I continue to write several numbers on the board. I then switch to only saying the number instead of giving the students the numeral to look at. This is a little challenging for some of the students. I talk them through what the numeral that represents the number looks like.
Help comes in the form of questioning, rather than me pointing out the number on the grid. The goal, after all, is for students to learn to identify digits up to 100. Some question stems appropriate to this guidance might be:
I'm going to repeat the number. After I say it, I want you to say it back to me. What do you hear in that number? In little words? The goal is for the student to identify the word in the ones place. With the exception of the teen numbers, this will sound exactly as always. Once the student can identify this number, I ask them to look at their chart, and see if they can find numbers with that number in the ones place. This can open up another problem if the student doesn't know how to identify the ones place. In that case, I wouldn't go any further. Hopefully, most students will be able to identify a column of numbers with 4 in the ones place. I have them show me by pointing, and guiding them until they see that there is a column. Once that is done, I repeat the number again, and have them echo it. Now, I ask them to think..."Hmm, you know that word four, what was the piece before that? Can you say it for me? Does it sound a little like any number that you know?"
If they still cannot come up with the number, I write it on a small whiteboard that I carry around the classroom with me. We do several more numbers. After we are done, the hundred charts and markers are collected and we prepare for independent practice.
For independent practice, you will need Penguin Cover Up. This game was used in the lesson, 100 Penguins. Print penguin cards (2 sets 0-9) per group of students and cut them out. You will be using a different recording sheet for the game today. This sheet is missing numbers, and students are finding where the missing numbers go and writing these on the sheet. If you have students who are really struggling, you can differentiate by giving them the original sheet that comes with the Penguin Cover Up game. Print one recording sheet per student.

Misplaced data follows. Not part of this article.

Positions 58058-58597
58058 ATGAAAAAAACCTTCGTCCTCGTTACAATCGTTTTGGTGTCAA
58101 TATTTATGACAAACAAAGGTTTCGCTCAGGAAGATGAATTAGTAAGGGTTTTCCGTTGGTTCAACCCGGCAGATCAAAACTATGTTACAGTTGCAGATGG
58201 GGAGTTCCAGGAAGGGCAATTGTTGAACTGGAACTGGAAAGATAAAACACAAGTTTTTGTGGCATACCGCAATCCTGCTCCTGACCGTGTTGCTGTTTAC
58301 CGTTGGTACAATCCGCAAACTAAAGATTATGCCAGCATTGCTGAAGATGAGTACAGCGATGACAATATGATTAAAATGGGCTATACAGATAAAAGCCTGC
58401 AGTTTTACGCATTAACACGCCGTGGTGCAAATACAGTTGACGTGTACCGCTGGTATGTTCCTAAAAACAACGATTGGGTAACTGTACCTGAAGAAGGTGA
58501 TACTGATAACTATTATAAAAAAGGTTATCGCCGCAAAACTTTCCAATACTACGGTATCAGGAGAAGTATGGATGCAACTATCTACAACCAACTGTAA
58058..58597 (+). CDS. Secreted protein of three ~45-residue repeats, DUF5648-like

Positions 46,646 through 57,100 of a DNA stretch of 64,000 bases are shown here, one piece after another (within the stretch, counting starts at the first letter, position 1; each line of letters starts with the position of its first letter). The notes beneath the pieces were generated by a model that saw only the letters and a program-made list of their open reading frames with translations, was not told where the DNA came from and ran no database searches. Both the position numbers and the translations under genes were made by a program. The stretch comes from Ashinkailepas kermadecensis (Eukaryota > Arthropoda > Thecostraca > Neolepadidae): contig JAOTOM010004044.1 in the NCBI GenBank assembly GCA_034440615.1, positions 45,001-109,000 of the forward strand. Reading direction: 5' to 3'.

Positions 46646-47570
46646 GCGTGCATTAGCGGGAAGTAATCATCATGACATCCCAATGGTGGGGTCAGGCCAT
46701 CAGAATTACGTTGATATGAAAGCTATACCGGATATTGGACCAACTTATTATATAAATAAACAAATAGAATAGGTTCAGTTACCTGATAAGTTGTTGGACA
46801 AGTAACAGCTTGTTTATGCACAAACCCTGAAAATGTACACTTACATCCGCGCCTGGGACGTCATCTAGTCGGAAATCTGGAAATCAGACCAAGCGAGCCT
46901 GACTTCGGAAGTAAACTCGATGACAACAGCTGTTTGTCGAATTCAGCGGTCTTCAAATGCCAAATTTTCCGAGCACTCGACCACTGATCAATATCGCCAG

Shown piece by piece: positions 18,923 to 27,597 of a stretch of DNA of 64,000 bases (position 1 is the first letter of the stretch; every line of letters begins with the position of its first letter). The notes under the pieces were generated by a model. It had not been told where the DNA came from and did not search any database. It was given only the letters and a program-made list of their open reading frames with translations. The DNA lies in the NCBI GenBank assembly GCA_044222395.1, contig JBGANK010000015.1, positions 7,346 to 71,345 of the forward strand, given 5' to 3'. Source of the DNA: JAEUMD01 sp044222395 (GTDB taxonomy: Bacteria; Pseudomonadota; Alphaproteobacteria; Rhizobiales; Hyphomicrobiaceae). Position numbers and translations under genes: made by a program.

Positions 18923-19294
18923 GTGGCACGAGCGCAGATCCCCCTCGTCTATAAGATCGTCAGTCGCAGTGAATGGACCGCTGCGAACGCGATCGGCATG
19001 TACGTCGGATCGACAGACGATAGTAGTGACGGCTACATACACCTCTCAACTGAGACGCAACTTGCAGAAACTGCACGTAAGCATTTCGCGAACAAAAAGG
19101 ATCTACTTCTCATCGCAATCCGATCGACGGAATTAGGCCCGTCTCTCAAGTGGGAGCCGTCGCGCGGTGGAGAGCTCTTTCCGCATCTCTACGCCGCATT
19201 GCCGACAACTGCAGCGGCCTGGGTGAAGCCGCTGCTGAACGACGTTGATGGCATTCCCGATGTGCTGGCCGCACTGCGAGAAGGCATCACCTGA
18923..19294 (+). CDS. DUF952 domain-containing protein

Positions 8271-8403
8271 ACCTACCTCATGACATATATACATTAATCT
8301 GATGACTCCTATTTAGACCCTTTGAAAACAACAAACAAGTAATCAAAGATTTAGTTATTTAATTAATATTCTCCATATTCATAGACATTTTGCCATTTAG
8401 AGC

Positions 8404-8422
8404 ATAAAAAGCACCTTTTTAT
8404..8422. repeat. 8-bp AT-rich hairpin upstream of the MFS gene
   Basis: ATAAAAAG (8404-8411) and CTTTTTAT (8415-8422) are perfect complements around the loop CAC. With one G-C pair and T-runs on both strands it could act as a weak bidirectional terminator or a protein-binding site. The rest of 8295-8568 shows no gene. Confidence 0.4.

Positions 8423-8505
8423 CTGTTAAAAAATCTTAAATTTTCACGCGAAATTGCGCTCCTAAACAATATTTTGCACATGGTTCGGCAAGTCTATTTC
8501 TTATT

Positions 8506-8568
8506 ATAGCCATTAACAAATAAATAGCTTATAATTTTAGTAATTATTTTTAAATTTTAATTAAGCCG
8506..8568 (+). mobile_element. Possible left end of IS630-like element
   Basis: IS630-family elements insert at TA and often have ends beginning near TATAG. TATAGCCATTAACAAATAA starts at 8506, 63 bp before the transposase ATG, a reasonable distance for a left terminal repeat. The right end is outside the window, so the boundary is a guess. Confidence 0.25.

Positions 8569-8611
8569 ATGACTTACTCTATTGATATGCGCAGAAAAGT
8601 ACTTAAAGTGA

I partner the students up. I tell the students, "We are going to play the same game we played yesterday to practice our numbers to 100." I remind them of how to play, "To play the game, you will take turns drawing two cards. Lay the two cards next to each other and say the number. Instead of coloring in the number today, you are going to look for the number on the hundred chart. If the number is not on the chart, you will write it in. Then switch the cards around and look for that number on the 100 chart. If it is not on the chart, write it in. If it is already on the chart, you will not doing anything."
"For example, if I draw a 3 and a 2 and put the cards next to each other, that makes the number 32. I look for that number on the chart. If it's not there I write it in. Now, I am going to switch the numbers around. If I put the 2 first and then the 3, what number would that be? That right! It's 23. I need to look for that number on my chart too and if it is not there, I write it in."
I remind the students, "Sometimes you might draw a zero. If I draw a 4 and a 0, what number would I color in? That's right, I would look for 40. Now when I switch them around, I have a zero and 4. Remember that is the number 4."
The students begin the game and I circulate around the room to check on their progress. See video. This is a bit more challenging then the previous day, but the students are doing quite well. After a set period of time, I stop the game and I have the students count to see how many numbers they have filled in to determine the winner.
We clean up and the students put their recording sheet in their mailboxes.